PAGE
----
In this suspicion of any and all truth, claims are deemed optional. Truth is activated only as another bullet in the arsenal of make-believe opinionating. Alt-facts, alternative truths, and alternate realities have become the porous ontology of our moment. One simple example, at once everywhere and nowhere: “Make America Great Again” caps, themselves declarations of the civil war striking across the land and planet, tend to be made anywhere but in their place of declaration. Vietnam seems to have acquired the largest contract for these hats, no doubt at the lowest cost because produced by labor paid less than a living wage. The site of the United States’s lost war has been turned into that of its fabricated resurrection by a president who went out of his way to evade conscription. The politics of make-believe has but dread at its core.

Where “greatness” amounts to the capacity for unbridled self-assertion, “Making America Great” conjures an apocalyptic nuclear war, rampant poverty and inequality, accelerated global warming, catastrophic weather events, and so on. Acceleration has collapsed time and space to the point of instantaneity, to the here-now, economics to algorithmic calculability. The more instantaneous, the less controllable, the less regulable, heightening anxiety in the face of instantaneous futurity for a governmentality predicated on sustained domination and control by the make-believer-in-chief.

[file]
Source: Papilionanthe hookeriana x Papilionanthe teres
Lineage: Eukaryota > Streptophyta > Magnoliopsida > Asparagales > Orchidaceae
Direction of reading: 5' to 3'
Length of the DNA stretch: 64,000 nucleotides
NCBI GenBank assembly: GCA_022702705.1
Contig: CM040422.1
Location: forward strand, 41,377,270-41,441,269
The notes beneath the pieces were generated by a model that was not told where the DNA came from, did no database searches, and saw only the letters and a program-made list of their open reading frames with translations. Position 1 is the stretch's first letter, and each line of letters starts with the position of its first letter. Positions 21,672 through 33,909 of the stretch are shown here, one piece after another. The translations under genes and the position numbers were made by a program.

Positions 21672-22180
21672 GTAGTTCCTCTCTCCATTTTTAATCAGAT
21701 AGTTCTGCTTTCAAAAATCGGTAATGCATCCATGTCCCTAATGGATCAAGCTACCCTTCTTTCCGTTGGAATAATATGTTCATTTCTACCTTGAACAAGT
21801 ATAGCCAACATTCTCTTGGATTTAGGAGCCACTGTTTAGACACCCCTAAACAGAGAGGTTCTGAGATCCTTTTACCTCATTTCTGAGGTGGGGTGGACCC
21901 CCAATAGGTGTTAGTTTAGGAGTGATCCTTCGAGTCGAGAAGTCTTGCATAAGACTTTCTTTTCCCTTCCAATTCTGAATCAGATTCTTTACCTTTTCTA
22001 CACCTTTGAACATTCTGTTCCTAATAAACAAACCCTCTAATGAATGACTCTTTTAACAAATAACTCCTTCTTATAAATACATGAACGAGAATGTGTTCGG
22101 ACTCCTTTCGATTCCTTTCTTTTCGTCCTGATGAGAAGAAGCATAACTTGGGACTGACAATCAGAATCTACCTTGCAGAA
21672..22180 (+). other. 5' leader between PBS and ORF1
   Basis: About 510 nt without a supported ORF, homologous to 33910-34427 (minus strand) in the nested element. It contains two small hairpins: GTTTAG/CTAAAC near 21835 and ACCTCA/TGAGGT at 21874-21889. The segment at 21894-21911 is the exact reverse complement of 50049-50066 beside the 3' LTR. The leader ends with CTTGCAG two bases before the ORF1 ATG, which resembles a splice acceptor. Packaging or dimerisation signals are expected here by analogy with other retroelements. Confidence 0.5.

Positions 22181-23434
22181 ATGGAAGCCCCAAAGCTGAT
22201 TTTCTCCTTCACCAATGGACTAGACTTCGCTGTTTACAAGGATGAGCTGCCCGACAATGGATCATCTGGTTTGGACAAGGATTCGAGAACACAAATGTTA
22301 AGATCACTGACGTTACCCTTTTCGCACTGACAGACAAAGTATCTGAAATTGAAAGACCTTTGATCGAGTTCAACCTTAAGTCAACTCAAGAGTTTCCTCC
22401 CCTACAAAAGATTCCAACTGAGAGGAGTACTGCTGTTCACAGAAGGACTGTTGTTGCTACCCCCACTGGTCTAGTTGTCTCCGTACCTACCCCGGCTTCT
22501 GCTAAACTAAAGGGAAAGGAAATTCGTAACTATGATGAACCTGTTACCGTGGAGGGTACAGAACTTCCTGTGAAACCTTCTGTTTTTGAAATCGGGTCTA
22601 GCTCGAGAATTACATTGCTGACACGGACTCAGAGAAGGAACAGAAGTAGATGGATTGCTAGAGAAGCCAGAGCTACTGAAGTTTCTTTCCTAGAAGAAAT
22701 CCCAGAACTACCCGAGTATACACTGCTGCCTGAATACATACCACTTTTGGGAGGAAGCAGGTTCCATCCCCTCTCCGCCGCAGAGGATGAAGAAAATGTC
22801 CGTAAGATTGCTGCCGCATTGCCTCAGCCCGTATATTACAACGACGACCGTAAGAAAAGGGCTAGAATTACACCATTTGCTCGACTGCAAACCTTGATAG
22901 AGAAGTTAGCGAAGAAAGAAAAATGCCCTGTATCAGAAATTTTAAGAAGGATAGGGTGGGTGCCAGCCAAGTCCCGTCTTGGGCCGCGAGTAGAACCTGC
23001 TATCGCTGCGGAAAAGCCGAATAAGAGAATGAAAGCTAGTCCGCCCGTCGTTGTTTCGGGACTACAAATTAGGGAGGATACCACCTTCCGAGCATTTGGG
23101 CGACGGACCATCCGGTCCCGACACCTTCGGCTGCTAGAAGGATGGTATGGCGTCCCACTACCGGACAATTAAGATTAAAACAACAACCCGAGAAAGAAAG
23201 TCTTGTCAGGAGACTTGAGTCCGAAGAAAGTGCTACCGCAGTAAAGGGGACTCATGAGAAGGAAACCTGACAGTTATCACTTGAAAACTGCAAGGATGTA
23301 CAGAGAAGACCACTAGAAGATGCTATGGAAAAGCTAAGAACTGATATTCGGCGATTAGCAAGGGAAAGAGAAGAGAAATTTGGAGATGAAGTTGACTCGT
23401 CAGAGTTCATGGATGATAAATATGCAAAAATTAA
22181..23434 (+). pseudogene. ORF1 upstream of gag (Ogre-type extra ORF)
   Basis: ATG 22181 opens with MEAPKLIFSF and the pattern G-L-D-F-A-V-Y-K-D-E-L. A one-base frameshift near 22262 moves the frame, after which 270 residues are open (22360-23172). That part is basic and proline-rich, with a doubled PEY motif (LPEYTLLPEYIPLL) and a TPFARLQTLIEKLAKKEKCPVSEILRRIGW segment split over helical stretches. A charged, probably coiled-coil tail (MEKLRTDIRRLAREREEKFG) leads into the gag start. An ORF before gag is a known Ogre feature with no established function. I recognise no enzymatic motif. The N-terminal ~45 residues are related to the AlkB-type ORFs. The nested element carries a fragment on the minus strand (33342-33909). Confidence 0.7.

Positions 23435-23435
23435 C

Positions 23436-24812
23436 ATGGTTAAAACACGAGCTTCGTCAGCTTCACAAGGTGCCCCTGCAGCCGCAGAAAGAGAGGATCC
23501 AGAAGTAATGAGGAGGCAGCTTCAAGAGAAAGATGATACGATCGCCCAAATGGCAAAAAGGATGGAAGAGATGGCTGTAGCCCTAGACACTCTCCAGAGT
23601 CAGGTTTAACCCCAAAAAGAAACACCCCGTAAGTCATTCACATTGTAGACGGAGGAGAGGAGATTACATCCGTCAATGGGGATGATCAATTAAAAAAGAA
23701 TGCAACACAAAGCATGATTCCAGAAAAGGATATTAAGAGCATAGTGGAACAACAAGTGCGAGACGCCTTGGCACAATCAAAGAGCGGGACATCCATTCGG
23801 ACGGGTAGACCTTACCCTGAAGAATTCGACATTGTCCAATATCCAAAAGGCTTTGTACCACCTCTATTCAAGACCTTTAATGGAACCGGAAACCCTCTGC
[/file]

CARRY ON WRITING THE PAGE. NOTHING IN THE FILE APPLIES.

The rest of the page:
A politics of dread is reactive, acting out of dread rather than against it. Dread combines gloom with anticipation, retrospective pessimism with anxiety about the threat (next) to-come. Dread today is extended and sustained by a political theater of incendiary and hostile pronouncement followed by immediate denial, even partial erasure of the offending expression. Trump famously stood beside Putin and said he saw no reason why Russia would have interfered in the 2016 election. The following day, in the face of generalized outrage, Trump declared baldfacedly that he had misspoken, that he had meant to say that he saw no reason why Russia would not have interfered. Dread spreads as a function of indiscernibility. It emerges and spreads in the terrain of un-reasonability, of the incapacity or refusal to give reason.